A wave of hasty firings is sweeping across the country, driven by demands from what some call the “cancel culture.” The New York Times editorial page editor James Bennett ran an op-ed from Sen. Tom Cotton (R–Ark.) that displeased the paper’s readers and some colleagues, so he lost his job. The chief curator at the San Francisco Museum of Modern Art, Gary Garrels, lost his job, too, after he was accused of being a racist for saying he would still collect art from white men. But the list of those who lost their jobs is much longer, and the rationale is sometimes as stunningly weak as someone liking the wrong tweet.
As a result, fear has gripped many workers: Any day, any worker can be fired for simply angering a Twitter mob. Meanwhile, employers are left wondering how they should react when one of their employees becomes a target.
Every case is different, and employers should be able to dismiss workers. “Employment at will” remains the best labor policy. However, one piece of wisdom is worth following: During scary, emotional, or angry times, don’t act hastily. Slow down.
There is value in not making rash decisions during stressful times. Mental health professionals often advise grieving families to not make any life-altering decisions for a solid year after the death of a loved one. In daily life, some common advice for those about to send a nasty email or text is, “Sleep on it.”
Acting out of anger is not uncommon. Mark Twain, for instance, noted, “Anger is an acid that can do more harm to the vessel in which it is stored than to anything on which it is poured.” Aristotle observed, “Anybody can become angry—that is easy—but to be angry with the right person and to the right degree and at the right time and for the right purpose and in the right way—that is not within everybody’s power and is not easy.”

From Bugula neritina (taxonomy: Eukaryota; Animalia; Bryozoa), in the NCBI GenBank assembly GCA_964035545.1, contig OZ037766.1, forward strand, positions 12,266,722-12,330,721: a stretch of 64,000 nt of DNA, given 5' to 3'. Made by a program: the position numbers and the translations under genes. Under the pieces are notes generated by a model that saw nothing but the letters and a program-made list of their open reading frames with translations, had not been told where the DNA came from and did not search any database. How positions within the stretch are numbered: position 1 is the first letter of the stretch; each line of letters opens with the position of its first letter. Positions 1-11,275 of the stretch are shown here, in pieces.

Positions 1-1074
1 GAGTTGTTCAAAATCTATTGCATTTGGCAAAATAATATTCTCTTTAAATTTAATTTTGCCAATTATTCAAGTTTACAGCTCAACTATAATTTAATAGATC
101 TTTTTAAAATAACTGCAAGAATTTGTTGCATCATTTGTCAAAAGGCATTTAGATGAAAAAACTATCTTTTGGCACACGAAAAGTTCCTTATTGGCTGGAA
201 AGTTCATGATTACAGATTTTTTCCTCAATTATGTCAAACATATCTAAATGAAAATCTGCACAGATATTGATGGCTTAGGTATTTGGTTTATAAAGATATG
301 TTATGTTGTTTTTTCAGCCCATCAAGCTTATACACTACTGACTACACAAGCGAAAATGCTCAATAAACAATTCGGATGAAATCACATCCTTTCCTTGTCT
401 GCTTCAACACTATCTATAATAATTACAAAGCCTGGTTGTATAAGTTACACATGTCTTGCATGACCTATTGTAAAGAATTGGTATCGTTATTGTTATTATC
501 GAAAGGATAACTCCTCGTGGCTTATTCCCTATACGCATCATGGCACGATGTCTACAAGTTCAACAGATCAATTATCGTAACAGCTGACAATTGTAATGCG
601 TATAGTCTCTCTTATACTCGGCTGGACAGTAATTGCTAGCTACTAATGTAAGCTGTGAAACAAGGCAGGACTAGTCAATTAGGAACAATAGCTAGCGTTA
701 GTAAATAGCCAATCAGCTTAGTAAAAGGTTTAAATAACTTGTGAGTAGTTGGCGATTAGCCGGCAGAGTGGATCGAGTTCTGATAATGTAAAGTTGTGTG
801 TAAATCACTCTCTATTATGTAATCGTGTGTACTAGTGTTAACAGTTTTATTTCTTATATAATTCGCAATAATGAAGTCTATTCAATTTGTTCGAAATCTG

This rule of not acting out of passion is central to our political system. James Madison, in Federalist No. 10, warns of impetuous mobs or factions “united and actuated by some common impulse of passion, or of interest, adverse to the rights of other citizens, or to the permanent and aggregate interests of the community.” As such, Madison and the Constitution’s other architects created a system of governance that discourages fast, immediate action and gratification.
The built-in slowdown requirement enshrined in the Constitution is also present in our legal system. Due process means that no stage of legal proceedings can be dispensed with, preventing government from acting too hastily.
Today, the wisdom that inspires our constitutional system and many other fields could help private firms when responding to the demands of an impetuous mob. Imagine if employers adopted the public position to wait, let’s say two weeks or so, when faced with demands that a worker be fired for some alleged claim. Such a policy would have a few advantages.
First, it would give the company time to determine if the accusations are well founded. It would also allow the company to assess the bigger impact of such a decision on other employees without excessive retaliation costs for not acting quickly enough.
Second, a waiting period would allow heads to level and passions to cool. In the age of instantaneous news, the mob might become distracted by other events, allowing a company to assess the situation without the constant pressure. At the end of the waiting period, if the employer decides it still needs to let the employee go, it will have had time to develop an argument for why it’s making that decision as opposed to the contradicting messaging that has surrounded many of the recent firings.
There’s a larger issue here, one that we libertarians pay too little attention to: What is the proper role of moral suasion on commerce? If there is no role, then the state, with its formal law, becomes the only constraint other than market competition. If there is a role, as Aristotle hinted, then let’s be sure to do it right.
For now, however, it’s easy to see the benefits for all involved if firms start waiting a little before dismissing employees under public pressure.
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